When was the last time stocker production was harder than marketing?
Derrell Peel, Oklahoma State University Extension livestock marketing specialist, asks that question in light of little, if any, wheat pasture available for grazing on the dry High Plains and the disastrous drought in the Southeast.
At the same time, feeder cattle futures prices remain high, generating a “value of gain” and profit probably as close to automatic as ever.
But this is, after all, the cattle market. And anything can happen around the corner or around the world to negatively impact prices just when you're ready to make the sale.
However, Peel sees opportunities for stocker operators to secure the good markets on the table - strategies that can protect against a wreck and even lock in a $30+/head profit.
“We often say production is easy and marketing is hard,” Peel says. “It's almost the opposite now. There are a lot of factors that project good feeder-cattle prices well into 2008.”
Those factors include a flat line in cattle numbers caused by the reverse in herd buildup. “In early 2006, we had a large pool of replacement heifers,” Peel notes. “But a lot of those were slaughtered (because of the drought). We've had to start all over again.”
That's keeping prices up there, in the $111-$112/cwt. range on the feeder-futures market.
On-feed figures tell the story
Cattle-on-feed and placement numbers show why feeder-cattle shortages will likely continue to see pressure. Nationally, there were 2.716 million head placed on feed in October, up 12% from the previous year. Every state but California and Idaho had higher placements in feedyards.
That's keeping prices in the $108-$112/cwt. range on the feeder futures market.
January's USDA Cattle On Feed Report indicated that feeder cattle shortages will continue to see pressure. Placements in feedlots during December totaled 1.70 milion, 1% below 2007 and 10% below 2006. Net placements were 1.64 million head.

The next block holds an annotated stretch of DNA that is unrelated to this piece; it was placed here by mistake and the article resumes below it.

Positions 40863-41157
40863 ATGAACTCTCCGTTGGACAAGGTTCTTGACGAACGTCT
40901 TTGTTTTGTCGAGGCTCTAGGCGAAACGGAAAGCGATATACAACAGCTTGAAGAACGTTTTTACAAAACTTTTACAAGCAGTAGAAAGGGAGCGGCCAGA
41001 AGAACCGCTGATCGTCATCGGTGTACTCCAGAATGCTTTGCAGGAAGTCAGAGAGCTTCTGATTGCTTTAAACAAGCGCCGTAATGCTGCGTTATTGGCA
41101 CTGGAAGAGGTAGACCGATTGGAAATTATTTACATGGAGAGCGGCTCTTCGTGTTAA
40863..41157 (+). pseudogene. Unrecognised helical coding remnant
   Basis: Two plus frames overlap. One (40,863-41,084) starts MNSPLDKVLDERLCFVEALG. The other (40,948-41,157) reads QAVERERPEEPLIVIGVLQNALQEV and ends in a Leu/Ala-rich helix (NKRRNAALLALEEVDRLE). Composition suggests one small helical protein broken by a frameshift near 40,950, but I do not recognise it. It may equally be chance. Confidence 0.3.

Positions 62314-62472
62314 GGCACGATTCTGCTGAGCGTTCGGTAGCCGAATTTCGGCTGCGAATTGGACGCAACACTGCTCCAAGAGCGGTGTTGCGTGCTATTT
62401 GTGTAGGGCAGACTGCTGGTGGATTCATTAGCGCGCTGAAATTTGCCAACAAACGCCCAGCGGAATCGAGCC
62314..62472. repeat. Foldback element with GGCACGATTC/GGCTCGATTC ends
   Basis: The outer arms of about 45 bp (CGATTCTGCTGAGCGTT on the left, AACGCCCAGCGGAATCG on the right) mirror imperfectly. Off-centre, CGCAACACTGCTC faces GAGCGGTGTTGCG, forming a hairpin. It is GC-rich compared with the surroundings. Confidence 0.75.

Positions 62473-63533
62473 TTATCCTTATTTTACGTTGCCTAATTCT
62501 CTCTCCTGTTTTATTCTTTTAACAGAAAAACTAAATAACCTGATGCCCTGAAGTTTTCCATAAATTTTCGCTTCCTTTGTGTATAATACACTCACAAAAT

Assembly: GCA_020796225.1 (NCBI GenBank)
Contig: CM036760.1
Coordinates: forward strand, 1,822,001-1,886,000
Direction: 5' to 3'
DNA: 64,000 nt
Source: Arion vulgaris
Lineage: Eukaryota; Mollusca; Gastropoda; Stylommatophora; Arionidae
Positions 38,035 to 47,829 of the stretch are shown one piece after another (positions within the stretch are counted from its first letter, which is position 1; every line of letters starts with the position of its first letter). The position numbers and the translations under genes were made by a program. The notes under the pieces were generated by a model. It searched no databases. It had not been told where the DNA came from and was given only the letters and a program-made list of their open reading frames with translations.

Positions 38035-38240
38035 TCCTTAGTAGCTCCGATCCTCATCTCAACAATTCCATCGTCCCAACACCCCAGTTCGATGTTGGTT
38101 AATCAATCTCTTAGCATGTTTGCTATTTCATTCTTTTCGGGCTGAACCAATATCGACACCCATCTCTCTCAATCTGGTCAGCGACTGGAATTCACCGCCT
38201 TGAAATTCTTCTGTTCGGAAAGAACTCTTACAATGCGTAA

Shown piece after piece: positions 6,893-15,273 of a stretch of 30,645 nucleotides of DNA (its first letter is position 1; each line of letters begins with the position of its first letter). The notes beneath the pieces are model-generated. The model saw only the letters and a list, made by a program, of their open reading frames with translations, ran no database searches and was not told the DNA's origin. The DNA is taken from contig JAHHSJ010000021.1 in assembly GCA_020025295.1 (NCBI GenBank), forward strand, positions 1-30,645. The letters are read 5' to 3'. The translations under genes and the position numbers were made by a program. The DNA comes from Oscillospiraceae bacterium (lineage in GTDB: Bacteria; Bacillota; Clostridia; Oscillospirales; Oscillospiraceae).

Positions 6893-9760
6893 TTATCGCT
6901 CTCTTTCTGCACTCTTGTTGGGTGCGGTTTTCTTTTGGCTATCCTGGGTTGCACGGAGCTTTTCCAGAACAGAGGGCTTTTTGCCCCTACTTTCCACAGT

Placements of cattle and calves weighing less than 600 lbs. were 480,000, compared to 470,000 a year earlier. Placements at 600-699 lbs. were 505,000, compared to 504,000 in 2006. Seven-weight placements totaled 420,000, equal to 2006. And 800-lb. placements were at 296,000, up from 320,000 in 2006.
It's likely that many of those cattle were sent to the feedyard before their owners wanted because of the lack of grazing, Peel says, adding that if dry conditions continue, even more pressure will be placed on replacement heifer buildup.
Since there's been little grazing in key stocker areas, calf prices are closer to feeder prices as far as overall value is concerned. So buying calves and grazing with supplements up to 800-850 lbs. should more than pencil out.
“Overall, you can easily see a 77-78¢ value of gain,” Peel says, “which is nearly the same as the cost of gain feedyards are seeing for finished cattle.”
For example, using Oklahoma City average prices, a 450-lb. steer would cost about $1.33/lb., for a total cost of about $600. If that animal is over-wintered to 850 lbs., it would be worth about $1.07/lb., based on Oklahoma City numbers.
Worth the risk?
A risk-management strategy could be used to protect that price. And spring and summer feeder-cattle futures have been offering such protection and even a profit.
Referring to futures prices in early December, Peel says stocker operators had the opportunity to lock in a profit using the March, April, May, August and even September feeder cattle futures contracts. “I can see these good prices for the foreseeable future,” he says.